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Head Office
CTS NO. 57/A4-B2,
Ground Floor,
Tilakwadi, Belgaum - 590006


Contact Numbers
8746982888 | 8747982888 8748982888

Customer Care
8748081888 | 9448781888

Travel Tips

  • Most of the airlines allow 20Kg in Check in and 7 kg in Hand bag. Check in bag should not be more than 73cms in height and total of height + breadth + width should not be more than 156cms.
  •  Cabin Bag – It should not be more than 55 cm in length. Keep all your valuables in cabin bag such as Passport, air tickets, cash, laptop, camera etc etc. No liquid, no gel, no sharp objects like hair pin, razor, scissor in cabin bag
  • Keep photocopy of travel documents such as passport, visa, air tickets in ALL BAGS of your family.
  • Keep soft copy of all travel documents on internet such as your email id. This is very helpful in case of emergency.
  • Electricity - Please carry Universal adapter with you. Different countries have different electric plug configuration even though voltage is same 220AC Universal adapter ensures that your mobile and cameras are fully charged in all countries.
  • For Visa on Arrival countries, keep at least two photographs, sufficient cash with authorised receipt and tour documents handy at immigration counter.
  • Keep all slips, receipts, tokens given during immigration. These will be needed while returning back from that country. Do not throw or discard any travel document, even though you have utilised the services till you are back in India. These documents will help you in case of emergency such as loss of passport etc.
  • When visiting beach or island destination do not forget to carry extra set of clothes, towels, beach slippers, swimming costumes. Do not wear shoes while visiting beaches. You shall have spoiled and wet shoes for rest of your trip.
  • When visiting beach or island destination -wear shorts or trousers, ladies should wear jeans or salwar kameez. This will help them to have comfortable ride of Parasailing and other water sports.
  • When visiting hill stations or Snow parks in some cities - Do carry woollen caps and gloves with you. Renting these items from snow park is costlier than buying them in India.
  • When visiting shopping destinations - It is better to make your wish list from India. It is better if you check prices of these products in India as well. Many times products are cheaper in India than buying fro abroad.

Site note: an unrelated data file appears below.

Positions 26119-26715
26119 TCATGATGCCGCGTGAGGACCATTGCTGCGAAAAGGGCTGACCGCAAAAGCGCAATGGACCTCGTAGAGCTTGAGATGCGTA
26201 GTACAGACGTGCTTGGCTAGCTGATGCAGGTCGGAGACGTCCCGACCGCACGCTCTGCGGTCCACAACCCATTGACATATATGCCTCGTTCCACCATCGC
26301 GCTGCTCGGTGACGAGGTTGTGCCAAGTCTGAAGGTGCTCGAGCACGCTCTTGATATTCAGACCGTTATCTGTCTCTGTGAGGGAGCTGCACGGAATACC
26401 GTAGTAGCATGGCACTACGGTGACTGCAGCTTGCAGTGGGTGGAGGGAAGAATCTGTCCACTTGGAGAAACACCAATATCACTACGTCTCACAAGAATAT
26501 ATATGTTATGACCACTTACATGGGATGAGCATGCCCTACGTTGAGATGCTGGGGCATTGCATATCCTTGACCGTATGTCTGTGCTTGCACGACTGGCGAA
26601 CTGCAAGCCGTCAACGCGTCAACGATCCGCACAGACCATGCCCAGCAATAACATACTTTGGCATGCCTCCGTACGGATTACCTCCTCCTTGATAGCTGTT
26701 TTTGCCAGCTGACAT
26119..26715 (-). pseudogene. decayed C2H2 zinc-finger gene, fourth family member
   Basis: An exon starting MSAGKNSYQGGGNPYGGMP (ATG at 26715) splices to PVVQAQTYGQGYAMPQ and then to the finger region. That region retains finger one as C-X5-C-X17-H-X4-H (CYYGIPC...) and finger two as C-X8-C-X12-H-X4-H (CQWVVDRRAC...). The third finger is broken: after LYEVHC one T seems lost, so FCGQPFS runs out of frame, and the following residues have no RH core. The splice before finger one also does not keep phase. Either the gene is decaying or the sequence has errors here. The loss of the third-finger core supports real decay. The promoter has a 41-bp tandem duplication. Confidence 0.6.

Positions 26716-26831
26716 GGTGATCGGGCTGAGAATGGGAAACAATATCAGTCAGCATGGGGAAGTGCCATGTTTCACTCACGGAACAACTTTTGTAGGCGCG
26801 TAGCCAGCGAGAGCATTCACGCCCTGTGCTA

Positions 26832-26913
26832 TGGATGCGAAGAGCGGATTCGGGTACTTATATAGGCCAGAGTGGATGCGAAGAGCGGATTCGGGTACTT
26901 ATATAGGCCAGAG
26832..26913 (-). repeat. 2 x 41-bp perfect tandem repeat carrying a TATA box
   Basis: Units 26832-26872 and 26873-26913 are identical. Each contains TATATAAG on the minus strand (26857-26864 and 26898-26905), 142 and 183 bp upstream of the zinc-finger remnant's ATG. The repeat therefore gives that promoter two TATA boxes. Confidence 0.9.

• Please check immigration rules of a country for items you may carry with you. Every country has different rules for liquor, cigarettes, tobacco, plants, food products etc.
  • For e.g. carrying KHUS KHUS is an offence in UAE.
  • In Australia, carrying certain food items may not be allowed - please check specific rules.
  • Alarm is a MUST in your travel kit. If you are using your mobile as an alarm, please ensure that mobile is set as per local timing.
  • Carry local currency from India. Buying currency from airports or from hotels is a costly affair. Certain currencies are not easily available in India. Pre plan your currency purchase in advance or carry USD / Euros from India.
  • Carrying Prepaid card is safe option. Travellers Cheques are outdated now.
  • Carrying local SIM from India is a good idea, but check ingoing and outgoing rates carefully with SIM Operator. We advise to use these SIM cards for incoming calls only. Buy a local SIM card from that country with a good outgoing call rates. This will save your lot of money.
  • Medicines - Carry all medicines with you along with Doctors prescription. You should know your medicines by its formulation and not by its brand name. For e.g. If we suffer from fever we take Paracetamol tablets -CROCIN is one of the brand names. In other countries these tablets will be known by different brand names.
  • Respect rules of the foreign land, respect their culture, and respect their cuisine and customs. This will make your holidays more memorable.

  • Get in the habit of looking back when you get up to leave somewhere. Travel is very distracting, and you’re probably carrying more stuff than when you’re at home, so you’re more likely to leave a jacket or journal at that Parisian cafe table where you were people watching.